According to Debbie Foister, Manager, Forensic Services: “A recent study by the U.S. Secret Service indicates that more than 72% of data breaches occur in small to medium-size companies with an estimated average cost of a data breach being placed at more than five million dollars. First-party cyber liabilities can threaten a company’s liquid assets and competitiveness. Third-party cyber liabilities can be more devastating because it often ruins brand image and reputation, encourages sizable dollar lawsuits and initiates statutory fines”
The risks are high and this is why data breach insurance is so important for all businesses today. It's now often said that it's not a matter of if you will be breached, but when? And further, when will the breached data be used against you.
Regardless of the type of business, one thing is certain, if you’re a business in operation today, you face multiple cyber liability risks.
Which means, you need to thoroughly understand your risk of a loss, how you would respond if a loss did occur, and whether Cyber & Data Breach Liability coverage makes sense for you.
Types of cyber coverage to consider when fighting against ransomware
- Cyber Threats or Extortion: reimbursement for payment resulting from a threat to prevent access to your computer system, introduce a virus to your system, reveal your confidential information, or damage your brand or reputation by posting false comments on social media sites.
- System Damage: costs you incur to retrieve, restore or replace any of your computer programs that are lost or damaged.
- Business Interruption: replacement of your lost income resulting from a computer system outage because of a cyber attack.
- Regulatory Actions or Investigations: coverage for costs, expenses, fines and penalties as a result of a regulatory investigation arising out of an actual or suspected breach.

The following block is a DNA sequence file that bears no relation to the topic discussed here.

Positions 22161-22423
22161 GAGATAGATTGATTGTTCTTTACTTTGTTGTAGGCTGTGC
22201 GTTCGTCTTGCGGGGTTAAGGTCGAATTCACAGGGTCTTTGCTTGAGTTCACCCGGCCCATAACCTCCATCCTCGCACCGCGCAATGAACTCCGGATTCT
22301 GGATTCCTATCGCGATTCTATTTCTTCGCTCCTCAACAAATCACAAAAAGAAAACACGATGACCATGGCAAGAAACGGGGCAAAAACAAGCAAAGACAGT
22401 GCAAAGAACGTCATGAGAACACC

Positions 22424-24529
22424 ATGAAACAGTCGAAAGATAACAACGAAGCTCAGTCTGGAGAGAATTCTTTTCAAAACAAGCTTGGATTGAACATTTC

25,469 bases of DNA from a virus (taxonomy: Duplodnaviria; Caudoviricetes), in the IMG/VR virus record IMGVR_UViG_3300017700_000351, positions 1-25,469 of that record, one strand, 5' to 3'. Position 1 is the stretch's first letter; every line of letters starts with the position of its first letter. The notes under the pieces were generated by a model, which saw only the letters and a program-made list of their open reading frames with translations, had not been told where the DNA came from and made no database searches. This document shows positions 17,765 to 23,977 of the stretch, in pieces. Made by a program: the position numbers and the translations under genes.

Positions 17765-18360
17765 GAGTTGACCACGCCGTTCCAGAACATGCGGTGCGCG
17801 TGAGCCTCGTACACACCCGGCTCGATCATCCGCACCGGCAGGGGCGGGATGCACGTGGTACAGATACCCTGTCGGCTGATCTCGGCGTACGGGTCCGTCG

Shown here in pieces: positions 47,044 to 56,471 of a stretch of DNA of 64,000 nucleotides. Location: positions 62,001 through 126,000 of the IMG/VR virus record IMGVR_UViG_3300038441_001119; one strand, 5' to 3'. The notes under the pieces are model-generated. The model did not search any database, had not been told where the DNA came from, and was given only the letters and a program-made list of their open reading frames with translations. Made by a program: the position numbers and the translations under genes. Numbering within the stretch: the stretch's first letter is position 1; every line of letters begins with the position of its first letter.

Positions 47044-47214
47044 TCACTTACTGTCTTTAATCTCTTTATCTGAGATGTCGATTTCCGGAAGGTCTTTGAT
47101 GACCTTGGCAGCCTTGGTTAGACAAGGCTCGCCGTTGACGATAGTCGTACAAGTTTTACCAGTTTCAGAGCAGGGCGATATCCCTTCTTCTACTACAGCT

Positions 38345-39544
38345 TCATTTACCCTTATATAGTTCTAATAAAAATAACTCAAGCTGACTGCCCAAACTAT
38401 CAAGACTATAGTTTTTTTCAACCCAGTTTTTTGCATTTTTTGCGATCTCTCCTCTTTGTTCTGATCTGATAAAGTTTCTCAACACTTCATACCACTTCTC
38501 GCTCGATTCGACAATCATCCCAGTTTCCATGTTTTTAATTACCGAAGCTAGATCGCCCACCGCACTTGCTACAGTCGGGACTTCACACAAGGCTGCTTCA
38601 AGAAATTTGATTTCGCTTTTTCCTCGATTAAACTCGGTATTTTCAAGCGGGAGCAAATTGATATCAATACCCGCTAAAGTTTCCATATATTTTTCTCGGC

The level of coverage your business needs is based on your individual operations, and can vary depending on your range of exposure. It’s important to work with an Insurance Advisor that can identify your areas of risk, and customize a policy to fit your unique situation.
Incident response plan
According to the NTT Security’s Global Threat Intelligence Report, which analyzed over 6.2 billion cyber attacks in 2017 alone, only 32% of organizations have an incident response plan.
Further, a study conducted by the Ponemon Institute found that 78% of businesses who do have a response plan in place, do not regularly update their plan to account for changing threats, or changes within their organization.
These statistics are alarming, especially considering that the National Security Alliance has estimated that 60% of small businesses hit by a cyber attack, go out of business within six months.
Not only should you be taking steps to keep your data safe to prevent an attack and arming yourself with an appropriate cyber liability insurance policy, but you should have an incident response plan in place to help your business recover.
Creating, implementing and improving your plan
Because a typical data breach involves a long list of moving parts that often need addressed simultaneously, it’s important to establish a response plan that takes into account a variety of scenarios and responsibilities that could come into play.
There's no one-size-fits-all data breach response plan. That being said, we have outlined 10 suggested steps that will help you create, implement and improve upon a data breach response plan for your business.
- Research any legal issues: Research any federal or state laws that may apply to your business and keep this information up-to-date.
- Research any prominent or emerging technologies: Consider any technologies that could impact the scope of a breach, or impact how you could protect yourself from damage.